====== INSTALLATION NOTE ======
Your tools have now been installed at the following prefix:
$HOME/avr32-tools

Please be sure to add something similar to the following to your .bash_profile, .zshrc, etc
export PATH=$HOME/avr32-tools/bin:$PATH

Step 5. Install dfu-programmer for chip programming

$ cd $HOME/avr32-toolchain
$ PREFIX=$HOME/avr32-tools make install-dfu

Step 6. Update your PATH

It is important to actually add the bin path of avr32-tools to your PATH variable for Aery32 Framework to work.

$ export PATH=$HOME/avr32-tools/bin:$PATH

Blink the LED demo

Download Aery32 Software Framework

Aery32 Software Framework is not a kind of software that would be installed as a regular software. Rather, it is only a set of source files and compiling instructions in a neatly packed structure.

First we have to create a new folder where to download Aery32 Software Framework. This folder can be for example named as workspace and placed in your documents folder, but feel free to select name and place to your liking.

After creating a folder, download the latest version of the framework. Then unzip the package to the folder you just created. Now you have a new folder that's aery32-latest/. You may want to rename it to correspond your project's name.

Modify the main source file

Let's open the main source file, which is main.cpp located under the project root. The file should look like this:


#include <aery32/all.h>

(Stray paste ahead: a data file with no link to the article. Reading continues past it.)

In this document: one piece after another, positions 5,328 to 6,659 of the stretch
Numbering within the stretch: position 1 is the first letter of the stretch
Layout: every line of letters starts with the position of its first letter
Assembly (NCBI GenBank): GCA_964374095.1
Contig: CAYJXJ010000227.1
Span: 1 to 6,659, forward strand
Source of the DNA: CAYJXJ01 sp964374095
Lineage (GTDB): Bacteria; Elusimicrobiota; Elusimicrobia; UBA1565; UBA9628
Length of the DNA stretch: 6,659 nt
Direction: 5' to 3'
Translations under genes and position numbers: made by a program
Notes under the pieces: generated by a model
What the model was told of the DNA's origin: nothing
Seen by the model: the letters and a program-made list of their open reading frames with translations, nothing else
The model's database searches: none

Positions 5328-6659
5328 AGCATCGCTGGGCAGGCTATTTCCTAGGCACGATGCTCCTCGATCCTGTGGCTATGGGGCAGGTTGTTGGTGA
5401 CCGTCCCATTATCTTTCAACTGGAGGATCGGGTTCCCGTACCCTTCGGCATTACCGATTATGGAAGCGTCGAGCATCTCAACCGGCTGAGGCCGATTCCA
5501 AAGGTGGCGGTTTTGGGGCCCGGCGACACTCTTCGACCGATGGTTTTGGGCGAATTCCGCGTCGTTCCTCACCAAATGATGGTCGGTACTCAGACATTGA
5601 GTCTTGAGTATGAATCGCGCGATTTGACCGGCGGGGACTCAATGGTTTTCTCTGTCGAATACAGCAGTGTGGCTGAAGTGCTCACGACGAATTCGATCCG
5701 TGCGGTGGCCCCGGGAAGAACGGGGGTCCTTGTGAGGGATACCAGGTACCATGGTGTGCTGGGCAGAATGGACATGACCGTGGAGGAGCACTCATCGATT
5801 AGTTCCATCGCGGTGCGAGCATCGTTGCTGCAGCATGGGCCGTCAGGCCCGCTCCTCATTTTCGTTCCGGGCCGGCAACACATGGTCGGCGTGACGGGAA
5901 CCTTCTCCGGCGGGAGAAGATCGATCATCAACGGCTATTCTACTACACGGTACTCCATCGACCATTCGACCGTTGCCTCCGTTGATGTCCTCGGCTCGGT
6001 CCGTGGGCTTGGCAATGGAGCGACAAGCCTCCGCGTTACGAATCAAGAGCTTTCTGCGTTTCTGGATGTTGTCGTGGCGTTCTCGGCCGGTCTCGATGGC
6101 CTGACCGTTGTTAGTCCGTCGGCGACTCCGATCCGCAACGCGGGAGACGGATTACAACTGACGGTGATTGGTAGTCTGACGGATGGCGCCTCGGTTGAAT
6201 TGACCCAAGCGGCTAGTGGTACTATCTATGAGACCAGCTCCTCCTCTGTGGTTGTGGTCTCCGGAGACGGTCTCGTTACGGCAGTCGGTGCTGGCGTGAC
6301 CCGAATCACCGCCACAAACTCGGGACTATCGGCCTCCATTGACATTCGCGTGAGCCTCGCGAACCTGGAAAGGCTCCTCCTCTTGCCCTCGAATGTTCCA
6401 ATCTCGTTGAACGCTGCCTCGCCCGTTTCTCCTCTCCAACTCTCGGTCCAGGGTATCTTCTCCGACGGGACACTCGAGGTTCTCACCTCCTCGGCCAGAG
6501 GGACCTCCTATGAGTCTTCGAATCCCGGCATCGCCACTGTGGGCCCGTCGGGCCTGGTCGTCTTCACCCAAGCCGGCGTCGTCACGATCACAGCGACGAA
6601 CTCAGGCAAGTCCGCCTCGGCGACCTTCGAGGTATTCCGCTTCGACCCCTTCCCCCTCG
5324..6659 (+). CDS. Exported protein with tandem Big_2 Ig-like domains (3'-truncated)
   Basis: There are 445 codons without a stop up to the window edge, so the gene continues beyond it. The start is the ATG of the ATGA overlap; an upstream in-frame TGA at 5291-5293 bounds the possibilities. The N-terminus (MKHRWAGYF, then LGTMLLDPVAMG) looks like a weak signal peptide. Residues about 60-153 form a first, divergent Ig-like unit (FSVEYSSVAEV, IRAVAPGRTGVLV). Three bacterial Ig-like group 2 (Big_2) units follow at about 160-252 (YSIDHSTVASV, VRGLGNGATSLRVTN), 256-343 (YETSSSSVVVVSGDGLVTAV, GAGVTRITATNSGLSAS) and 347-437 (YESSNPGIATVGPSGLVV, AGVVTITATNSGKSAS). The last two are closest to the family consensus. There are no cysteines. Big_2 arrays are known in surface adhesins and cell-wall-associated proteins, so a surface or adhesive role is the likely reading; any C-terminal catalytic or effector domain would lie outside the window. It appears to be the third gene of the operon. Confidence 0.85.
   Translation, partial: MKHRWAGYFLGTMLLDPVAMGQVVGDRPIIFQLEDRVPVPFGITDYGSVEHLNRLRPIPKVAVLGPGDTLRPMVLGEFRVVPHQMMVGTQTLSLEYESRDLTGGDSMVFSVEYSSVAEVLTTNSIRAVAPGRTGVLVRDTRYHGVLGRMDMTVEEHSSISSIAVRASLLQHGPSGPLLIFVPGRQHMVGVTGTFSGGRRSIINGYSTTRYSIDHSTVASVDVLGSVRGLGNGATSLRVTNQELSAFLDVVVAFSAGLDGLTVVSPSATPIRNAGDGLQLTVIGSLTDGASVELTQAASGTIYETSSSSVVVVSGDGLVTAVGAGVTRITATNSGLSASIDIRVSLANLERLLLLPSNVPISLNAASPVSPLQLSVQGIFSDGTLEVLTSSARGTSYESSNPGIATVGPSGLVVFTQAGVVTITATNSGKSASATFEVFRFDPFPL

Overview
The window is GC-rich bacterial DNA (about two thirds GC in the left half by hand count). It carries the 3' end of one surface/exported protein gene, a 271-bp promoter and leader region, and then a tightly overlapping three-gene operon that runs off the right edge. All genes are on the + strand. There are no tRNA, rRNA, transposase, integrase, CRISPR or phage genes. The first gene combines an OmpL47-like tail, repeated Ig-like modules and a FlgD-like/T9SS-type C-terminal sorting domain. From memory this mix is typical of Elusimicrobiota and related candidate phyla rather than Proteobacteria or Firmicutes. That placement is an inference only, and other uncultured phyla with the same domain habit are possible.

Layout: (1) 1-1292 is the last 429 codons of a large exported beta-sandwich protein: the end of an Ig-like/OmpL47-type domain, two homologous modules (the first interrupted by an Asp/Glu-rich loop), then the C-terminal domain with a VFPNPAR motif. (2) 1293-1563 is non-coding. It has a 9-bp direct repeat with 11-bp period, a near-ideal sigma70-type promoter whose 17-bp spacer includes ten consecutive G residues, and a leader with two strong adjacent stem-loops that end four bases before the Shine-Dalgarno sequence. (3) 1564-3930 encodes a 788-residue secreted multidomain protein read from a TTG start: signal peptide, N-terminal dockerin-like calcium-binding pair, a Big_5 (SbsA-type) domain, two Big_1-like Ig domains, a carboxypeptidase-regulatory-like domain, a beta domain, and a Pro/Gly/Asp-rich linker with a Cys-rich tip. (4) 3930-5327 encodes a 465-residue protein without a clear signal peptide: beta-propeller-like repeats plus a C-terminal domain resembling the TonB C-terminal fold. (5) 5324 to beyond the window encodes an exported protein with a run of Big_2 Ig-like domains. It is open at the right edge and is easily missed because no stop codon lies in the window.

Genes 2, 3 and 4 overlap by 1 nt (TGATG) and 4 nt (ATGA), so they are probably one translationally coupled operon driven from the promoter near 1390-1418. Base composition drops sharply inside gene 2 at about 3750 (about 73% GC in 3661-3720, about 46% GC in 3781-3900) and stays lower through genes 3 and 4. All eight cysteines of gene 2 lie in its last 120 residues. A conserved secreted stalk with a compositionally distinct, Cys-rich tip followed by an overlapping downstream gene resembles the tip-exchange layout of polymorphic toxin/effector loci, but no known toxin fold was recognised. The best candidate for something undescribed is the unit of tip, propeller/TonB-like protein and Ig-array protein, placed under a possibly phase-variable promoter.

#include "board.h"

#define LED AVR32_PIN_PC00

using namespace aery;

int main(void)
{
	/*
	 * The default board initializer defines all pins as input and
	 * sets the CPU clock speed to 66 MHz.
	 */
	board::init();
	
	gpio_init_pin(LED, GPIO_OUTPUT);
	gpio_set_pin_high(LED);

	for(;;) {
		/* Put your application code here */

	}

	return 0;
}

Actually this is the program preloaded in Aery32 that turns its LED on. To modify the program in a way that the LED starts blinking, take your cursor into the interior of the for(;;) loop and write this:


for(;;) {
	gpio_toggle_pin(LED);
	delay_ms(500);
}

Now it's time to program the board. First make sure that the Aery32 is connected to your computer and started into the bootloader. To compile and upload your program into Aery32 board, open your Terminal window (or Command Prompt in Windows). Although, it may look scary in the first place it is very easy! There's no reason to be afraid of the command line. You can later switch to the integrated development environment or editor you prefer most.